At Trinity, it’s nearly impossible to get from Point A to Point B without catching a glimpse of the various works of art on display throughout campus.
Barbara Hepworth’s “Conversation with Magic Stones” near Coates Library is hard to miss, giving off a certain thrall to passers-by to walk up and take a closer took. There are also pieces by renowned artists, such as Robert Rauschenberg, located in Northrup Hall, and recently graduated students’ work has been showcased in Coates Library.
Much effort has gone into creating this selection of pieces located around campus. Lisa Endresen, visual resources creator in the Art and Art History department, has made it her goal to create more awareness of the art that’s displayed.
“Starting next year for Trinity’s 150th [Anniversary], we’re going to implement these things called Art Walks where we can walk through the campus and say, ‘Do you know who this is? This is the most amazing [piece],’ ” Endresen said.
Trinity’s art collection has been built up primarily through purchases made by the university and donations by benefactors such as Jane and Arthur Stieren and Jim and Janet Dicke.
“A lot of the work is through donations, and then [there’s] the Dicke-Smith collection,” said Randy Wallace, studio manager in the Art and Art History department. “I think a lot of those [pieces] were on long term loan.”
Along with these means of collection, commissioned works by members of Trinity’s faculty can be spotted in academic buildings on campus. Work by art professor Kate Ritson can be found in the Center for Sciences and Innovation building and work done by art professor Liz Ward is on display on the first floor of Coates Library.
Areas of Coates Library also feature works of art by recent Trinity graduates as part of a program to purchase and collect student work. One such collection of five pieces by Katy Freeman, who graduated in May 2017, can be found on the second floor of the library.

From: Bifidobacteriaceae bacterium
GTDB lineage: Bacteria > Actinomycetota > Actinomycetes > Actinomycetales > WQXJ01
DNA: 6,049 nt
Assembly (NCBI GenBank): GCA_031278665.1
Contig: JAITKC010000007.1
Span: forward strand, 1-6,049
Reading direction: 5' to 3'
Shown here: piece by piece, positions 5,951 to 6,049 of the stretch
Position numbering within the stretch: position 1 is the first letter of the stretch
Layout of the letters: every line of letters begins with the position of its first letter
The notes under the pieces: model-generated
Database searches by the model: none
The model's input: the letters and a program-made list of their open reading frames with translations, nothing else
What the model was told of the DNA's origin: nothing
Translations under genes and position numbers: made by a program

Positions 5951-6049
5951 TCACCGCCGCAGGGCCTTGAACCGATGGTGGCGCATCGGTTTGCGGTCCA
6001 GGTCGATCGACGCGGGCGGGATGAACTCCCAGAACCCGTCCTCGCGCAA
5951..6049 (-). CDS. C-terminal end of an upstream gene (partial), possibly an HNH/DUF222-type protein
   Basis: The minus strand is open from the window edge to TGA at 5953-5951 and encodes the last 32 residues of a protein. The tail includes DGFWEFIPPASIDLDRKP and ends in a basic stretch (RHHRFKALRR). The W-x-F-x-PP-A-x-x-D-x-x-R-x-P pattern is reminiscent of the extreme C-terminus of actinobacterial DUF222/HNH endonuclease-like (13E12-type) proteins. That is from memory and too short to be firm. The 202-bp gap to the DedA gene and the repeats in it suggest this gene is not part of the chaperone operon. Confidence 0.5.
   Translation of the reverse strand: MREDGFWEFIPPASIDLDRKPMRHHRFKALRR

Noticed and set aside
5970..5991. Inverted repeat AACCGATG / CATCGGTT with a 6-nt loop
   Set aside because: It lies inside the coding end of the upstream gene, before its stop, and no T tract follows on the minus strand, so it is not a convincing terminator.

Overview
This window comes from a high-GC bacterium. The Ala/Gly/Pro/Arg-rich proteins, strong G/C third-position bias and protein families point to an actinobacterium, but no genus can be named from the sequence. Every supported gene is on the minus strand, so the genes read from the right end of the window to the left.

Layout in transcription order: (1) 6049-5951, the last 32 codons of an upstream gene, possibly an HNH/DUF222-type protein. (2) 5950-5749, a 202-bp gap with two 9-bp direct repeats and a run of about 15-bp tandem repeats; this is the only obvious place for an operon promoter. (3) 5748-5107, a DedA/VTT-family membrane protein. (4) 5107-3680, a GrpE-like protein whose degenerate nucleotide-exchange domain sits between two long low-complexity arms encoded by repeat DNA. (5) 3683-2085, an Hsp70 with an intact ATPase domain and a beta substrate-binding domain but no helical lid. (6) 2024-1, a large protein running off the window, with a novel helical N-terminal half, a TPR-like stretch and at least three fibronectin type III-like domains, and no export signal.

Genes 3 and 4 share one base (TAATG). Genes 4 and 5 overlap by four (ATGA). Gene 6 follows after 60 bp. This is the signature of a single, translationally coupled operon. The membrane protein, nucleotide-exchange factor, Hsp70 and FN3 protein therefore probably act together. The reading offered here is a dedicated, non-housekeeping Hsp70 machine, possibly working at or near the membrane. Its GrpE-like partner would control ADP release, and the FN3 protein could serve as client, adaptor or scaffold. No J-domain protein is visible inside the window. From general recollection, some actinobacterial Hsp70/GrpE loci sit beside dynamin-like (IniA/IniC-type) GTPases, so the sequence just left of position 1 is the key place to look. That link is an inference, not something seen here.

Head of Instruction Services Benjamin Harris is one of the Coates Library staff members working on the program to display student work.
“The art purchase project started about five years ago. The goal was to collect student art and to celebrate student art by adding it to the library’s collection. We buy several [pieces] a year,” Harris said. “What we do right now is we go to the Senior Show, and we get to hear from each of the artists, look at the works and select pieces for the collection.”
As more art is put on display around campus, Endresen has focused her efforts on allowing greater access to information on Trinity’s art collection.
“We don’t have that quite yet. But that’s what I’m actively working for,” Endresen said. “We have a list of everything that we have and the values, but I’d like something that students could look up, and say, ‘Oh, I’m actually doing a paper on such and such. I had no idea we had this on campus!’ … So not yet, but hopefully.”
Even while Endresen is still hard at work on creating such a database, there’s still a diversity of art left to discover on campus for those who go searching.
“What Trinity is good about doing is putting up signs,” Endresen said. “For instance, if you walk into Northrup [Hall] it’ll say that ‘this long piece on the left is by Ansen Seale.’ We’re trying to get better at labeling the art and mostly to just notice when you walk by and say, ‘Oh, that’s by so and so!’ but it does make for these little treasures so that you walk around the corner and you’re like, ‘Oh my God, Robert Rauschenberg! Holy cow!’ ”